Bill Would Preserve Thousands of Miles of Oregon’s Rivers

Economy, residents, and wildlife stand to benefit from expanded wild and scenic designations

Bill Would Preserve Thousands of Miles of Oregon’s Rivers
The Rogue River
The Rogue River was one of the original eight rivers designated by the 1968 Wild and Scenic Rivers Act, and for generations people and wildlife have benefited from its clean, free-flowing waters.
Flickr ericmay

Looking at a map of Oregon, it’s hard to miss the intertwining rivers, streams, wetlands, and lakes—a natural network that delivers clean drinking water to Beaver State communities, supports a thriving outdoor recreation economy, and provides vital habitat for wildlife.

Yet, only 2% of the state’s 110,000 miles of rivers are protected under the federal Wild and Scenic Rivers Act. Oregon Senator Ron Wyden (D) is trying to change that with the River Democracy Act of 2021, which he introduced on Feb. 3 and which would designate approximately 4,700 miles of waterways as wild and scenic, giving Oregon the most wild and scenic river miles in the U.S.

These waterways include places such as the North Fork of the Smith, prized by anglers for its cutthroat and steelhead trout; the Illinois River, which flows through the Rogue River-Siskiyou National Forest in southwestern Oregon and is home to rare plants that are found nowhere else; Looking Glass Creek, a tributary to the Grande Ronde River in the state’s northeastern corner and home to bears, lynx, and wolverines; and the Nestucca River, which cuts through the Nestucca Bay National Wildlife Refuge and is home to bald eagles and Canada geese.

The legislation would benefit Oregonians, the state economy, and the state’s natural systems, protecting these special resources for generations to come.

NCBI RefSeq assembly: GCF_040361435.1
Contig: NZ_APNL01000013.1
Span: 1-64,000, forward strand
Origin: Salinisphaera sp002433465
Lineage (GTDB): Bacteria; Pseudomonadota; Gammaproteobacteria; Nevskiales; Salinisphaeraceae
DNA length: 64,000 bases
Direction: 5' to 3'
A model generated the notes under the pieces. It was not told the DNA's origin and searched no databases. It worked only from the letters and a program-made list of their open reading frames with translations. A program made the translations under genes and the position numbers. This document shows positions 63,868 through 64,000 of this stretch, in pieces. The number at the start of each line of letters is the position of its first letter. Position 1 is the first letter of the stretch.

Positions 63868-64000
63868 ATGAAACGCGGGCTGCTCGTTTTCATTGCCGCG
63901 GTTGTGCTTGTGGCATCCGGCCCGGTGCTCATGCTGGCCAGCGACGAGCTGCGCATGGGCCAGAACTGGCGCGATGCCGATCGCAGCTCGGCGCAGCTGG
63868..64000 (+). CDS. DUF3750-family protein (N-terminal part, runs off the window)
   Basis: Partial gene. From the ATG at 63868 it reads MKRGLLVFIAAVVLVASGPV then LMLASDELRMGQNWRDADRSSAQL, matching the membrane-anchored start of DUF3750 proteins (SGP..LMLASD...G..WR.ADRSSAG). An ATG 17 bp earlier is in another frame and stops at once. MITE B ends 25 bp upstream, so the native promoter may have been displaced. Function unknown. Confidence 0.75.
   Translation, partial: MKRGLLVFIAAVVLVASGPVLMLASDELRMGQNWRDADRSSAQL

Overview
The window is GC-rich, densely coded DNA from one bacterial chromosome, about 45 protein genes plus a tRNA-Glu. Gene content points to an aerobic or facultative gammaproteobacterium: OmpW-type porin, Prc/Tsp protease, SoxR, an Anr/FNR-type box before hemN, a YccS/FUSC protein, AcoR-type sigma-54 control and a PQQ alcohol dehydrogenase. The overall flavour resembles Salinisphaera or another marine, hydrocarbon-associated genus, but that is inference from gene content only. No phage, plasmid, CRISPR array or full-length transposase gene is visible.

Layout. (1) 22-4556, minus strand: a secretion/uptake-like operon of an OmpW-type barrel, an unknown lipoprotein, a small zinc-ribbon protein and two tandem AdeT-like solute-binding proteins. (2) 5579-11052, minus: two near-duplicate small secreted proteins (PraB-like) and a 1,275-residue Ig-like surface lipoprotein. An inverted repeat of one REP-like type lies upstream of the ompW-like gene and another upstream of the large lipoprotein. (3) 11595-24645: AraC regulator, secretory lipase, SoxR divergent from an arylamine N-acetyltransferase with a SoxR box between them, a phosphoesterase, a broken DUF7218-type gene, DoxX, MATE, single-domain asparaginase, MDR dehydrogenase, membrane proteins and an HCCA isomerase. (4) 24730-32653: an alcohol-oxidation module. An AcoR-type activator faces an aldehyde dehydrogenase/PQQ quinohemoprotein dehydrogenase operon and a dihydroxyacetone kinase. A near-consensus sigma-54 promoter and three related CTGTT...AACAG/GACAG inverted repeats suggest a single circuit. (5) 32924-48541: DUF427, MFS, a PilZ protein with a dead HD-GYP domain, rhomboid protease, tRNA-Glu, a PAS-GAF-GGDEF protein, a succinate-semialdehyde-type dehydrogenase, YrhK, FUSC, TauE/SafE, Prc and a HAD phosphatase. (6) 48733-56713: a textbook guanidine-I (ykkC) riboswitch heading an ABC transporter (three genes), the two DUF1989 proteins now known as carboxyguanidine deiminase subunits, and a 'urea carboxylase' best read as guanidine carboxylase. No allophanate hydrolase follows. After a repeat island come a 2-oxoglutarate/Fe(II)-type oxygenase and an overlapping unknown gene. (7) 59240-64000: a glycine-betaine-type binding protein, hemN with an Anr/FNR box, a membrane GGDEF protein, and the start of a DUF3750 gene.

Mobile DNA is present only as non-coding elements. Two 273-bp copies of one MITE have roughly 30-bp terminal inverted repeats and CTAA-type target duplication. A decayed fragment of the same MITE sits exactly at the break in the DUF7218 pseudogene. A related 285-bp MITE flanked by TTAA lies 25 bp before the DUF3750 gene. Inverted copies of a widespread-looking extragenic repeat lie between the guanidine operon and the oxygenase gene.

Even before the pandemic, spending on outdoor recreation and in the communities centered around it formed the backbone of the state’s economy, supporting 88,330 jobs and generating $7.2 billion in economic value. This includes buying gear, passes, and licenses for a wide variety of pursuits, from hunting, fishing, canoeing, and camping to skiing, kayaking, and rafting.

West Fork Illinois River
A rafter glides down the West Fork Illinois River and through the Rogue River-Siskiyou National Forest in southwestern Oregon. The River Democracy Act of 2021 would protect rivers such as this as wild and scenic.
Zachary Collier

The bill would also help Oregon ranchers and farmers who need clean water to irrigate their crops and sustain their livestock and benefit families with traditions of fishing for salmon and steelhead. Oregonians want the peace of mind that they and their children will always have access to their favorite stream.

And all Oregonians, from the remote Owyhee Canyonlands to Portland and from Medford to the rural community of Troy, need clean drinking water. The 14,000 residents of the coastal towns of Brookings and Harbor, for example, rely on the exceptionally clear and clean Chetco River for their drinking water, and the Santiam River is a major source of clean drinking water for Salem, the state capital.

Canada geese
Canada geese, such as these on the North Umpqua River in southwestern Oregon, are among many species that depend on the state waterways for habitat. Others include salmon, steelhead, trout, bald eagles, and osprey.
Paul Colangelo iLCP

By passing the River Democracy Act of 2021, Congress can help build a healthy, sustainable future for Oregon. While crafting the legislation, Sen. Wyden held public comment sessions and town halls to solicit feedback throughout the state, resulting in over 15,000 nominations for river protection. The bill now includes thousands of miles of those recommendations—a true community-driven proposal. Pew encourages Congress to pass this legislation to help Oregon’s local and state economies and the myriad wildlife and flora that need healthy ecosystems to thrive.

Nicole Cordan oversees river corridor work for The Pew Charitable Trusts’ U.S. public lands and rivers conservation project.

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